matt duarte

for those using featherlite resin

5 posts in this topic

i have a few questions i hope you can answer... i read a little about the stuff and i see that its real light weight. but is it to lite to where it wont sink when weighted? also when molding a jointed swimbait do you guys mold it with the hinges in the mold or are those placed in after? the only way i see it is either molding each segment by itself or mold the solid bait and cut the segments after its molded and screw in the joints... im probley wrong i just read that it was easily sanded,milled ect. also are you spose to weight it in the mold by making weight pockets or just drill holes and weight after its molded?

thanks,matt

Edited by matt duarte

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Featherlite, is really not that light. Yes, it floats, it's density is 0.67g/cm3. Here is Smooth-ons data sheet.

http://tb.smodev.com/tb/uploads/Feather_Lite.pdf

Woods that have a similar density are; beech, birch, elm, oak. So really not exactly 'feather' light, but regular resin is heavier than water and will sink. Here is a link to wood densities, for your interest.

PHYSICAL PROPERTIES OF COMMON WOODS

This was discussed very recently, just did a quick search and found this thread.

http://www.tackleunderground.com/forum/hard-baits/14935-allumilte-feather-lite.html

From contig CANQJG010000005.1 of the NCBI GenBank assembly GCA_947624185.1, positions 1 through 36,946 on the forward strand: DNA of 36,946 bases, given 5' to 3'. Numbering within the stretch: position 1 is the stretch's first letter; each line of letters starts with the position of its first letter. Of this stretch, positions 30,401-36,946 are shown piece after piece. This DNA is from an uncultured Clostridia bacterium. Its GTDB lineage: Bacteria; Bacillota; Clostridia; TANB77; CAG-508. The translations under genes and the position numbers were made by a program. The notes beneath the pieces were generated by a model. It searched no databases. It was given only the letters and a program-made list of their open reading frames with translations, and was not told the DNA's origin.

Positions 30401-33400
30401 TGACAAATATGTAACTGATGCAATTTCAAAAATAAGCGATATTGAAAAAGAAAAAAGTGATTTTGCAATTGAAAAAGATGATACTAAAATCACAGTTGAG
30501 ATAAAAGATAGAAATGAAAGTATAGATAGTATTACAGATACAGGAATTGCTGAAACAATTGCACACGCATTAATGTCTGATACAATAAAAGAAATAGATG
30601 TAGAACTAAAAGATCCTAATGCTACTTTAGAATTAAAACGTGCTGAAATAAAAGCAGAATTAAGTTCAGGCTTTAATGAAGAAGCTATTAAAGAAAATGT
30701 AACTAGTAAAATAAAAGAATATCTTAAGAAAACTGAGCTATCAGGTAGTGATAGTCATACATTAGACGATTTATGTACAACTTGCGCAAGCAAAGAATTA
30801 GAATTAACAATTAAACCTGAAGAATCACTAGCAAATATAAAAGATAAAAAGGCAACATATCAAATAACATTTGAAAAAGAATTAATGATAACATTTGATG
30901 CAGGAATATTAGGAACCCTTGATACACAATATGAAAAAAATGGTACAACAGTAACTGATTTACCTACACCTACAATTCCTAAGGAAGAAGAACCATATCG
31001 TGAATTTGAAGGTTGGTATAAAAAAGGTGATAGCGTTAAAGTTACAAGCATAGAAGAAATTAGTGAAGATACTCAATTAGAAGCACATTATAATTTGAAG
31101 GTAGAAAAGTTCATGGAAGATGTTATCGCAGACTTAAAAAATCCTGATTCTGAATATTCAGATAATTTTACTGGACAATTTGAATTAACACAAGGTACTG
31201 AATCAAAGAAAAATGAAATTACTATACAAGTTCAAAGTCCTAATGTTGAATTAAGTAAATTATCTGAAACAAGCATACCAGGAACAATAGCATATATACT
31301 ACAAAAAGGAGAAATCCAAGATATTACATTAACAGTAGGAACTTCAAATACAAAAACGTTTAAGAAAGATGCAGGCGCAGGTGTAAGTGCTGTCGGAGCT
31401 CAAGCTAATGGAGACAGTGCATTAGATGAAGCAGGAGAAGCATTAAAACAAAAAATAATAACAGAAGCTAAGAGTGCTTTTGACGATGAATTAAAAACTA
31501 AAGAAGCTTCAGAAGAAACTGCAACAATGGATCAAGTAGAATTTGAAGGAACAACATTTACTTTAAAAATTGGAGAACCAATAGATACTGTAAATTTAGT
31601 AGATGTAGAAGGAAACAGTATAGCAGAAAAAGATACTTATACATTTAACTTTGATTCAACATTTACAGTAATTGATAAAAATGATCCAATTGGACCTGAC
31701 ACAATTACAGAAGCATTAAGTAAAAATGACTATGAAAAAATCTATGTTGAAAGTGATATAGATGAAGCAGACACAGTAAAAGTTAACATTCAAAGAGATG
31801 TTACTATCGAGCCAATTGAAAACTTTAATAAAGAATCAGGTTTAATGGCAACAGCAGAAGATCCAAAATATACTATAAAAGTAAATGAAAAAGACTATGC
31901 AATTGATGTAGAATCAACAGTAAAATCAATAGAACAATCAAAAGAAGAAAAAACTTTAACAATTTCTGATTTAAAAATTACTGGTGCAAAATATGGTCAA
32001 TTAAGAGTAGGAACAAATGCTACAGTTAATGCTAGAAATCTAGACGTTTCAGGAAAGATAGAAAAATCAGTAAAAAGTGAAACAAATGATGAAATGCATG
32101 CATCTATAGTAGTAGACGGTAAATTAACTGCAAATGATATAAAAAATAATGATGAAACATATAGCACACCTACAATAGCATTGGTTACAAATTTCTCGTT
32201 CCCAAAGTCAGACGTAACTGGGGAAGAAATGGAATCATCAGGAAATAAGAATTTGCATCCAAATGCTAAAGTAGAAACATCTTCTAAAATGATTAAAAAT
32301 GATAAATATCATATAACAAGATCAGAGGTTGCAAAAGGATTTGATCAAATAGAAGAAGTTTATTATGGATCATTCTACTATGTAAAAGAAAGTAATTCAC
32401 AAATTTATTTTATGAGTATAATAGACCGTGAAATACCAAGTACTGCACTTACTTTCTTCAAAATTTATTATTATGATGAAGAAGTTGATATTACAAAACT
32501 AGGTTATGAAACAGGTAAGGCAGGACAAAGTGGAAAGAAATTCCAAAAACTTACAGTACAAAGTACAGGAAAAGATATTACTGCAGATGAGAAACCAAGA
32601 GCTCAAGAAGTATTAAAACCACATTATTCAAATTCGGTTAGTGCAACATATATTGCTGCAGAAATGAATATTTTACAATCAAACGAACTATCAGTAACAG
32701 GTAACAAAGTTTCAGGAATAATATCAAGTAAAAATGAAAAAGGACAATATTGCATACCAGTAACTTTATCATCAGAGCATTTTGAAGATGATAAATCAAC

Dave

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Matt, featherlite floats well. Alumilite needs microballoons added to make it float. Without the microballoons it sinks like a steel bolt.

As far as molding it, A bait can be molded in one piece and then cut into segments or the segments can be molded individually (this is my preference). Building a mold in which you can mold the weight in is a bit tricky and time consuming but does make a neat looking part. By far the easiest way is to mold the pieces then drill for hardware and attach. Some just drill and screw screweyes in and some set the screweyes or other hook hangers (twisted wire) with epoxy (again, my preference).

I use both Featherlite and Alumilite and don't find much difference in sanding between them. They are both easily sanded and worked with after the stuff cures. Not quite as easily as balsa, but works nicely.

Hope this helps.

David

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thanks david!i also think molding each segment would be better in the long run..now all i have to do if find out there they sell featherlite in southern california..

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thanks david!i also think molding each segment would be better in the long run..now all i have to do if find out there they sell featherlite in southern california..

I order mine from Smooth-On

David

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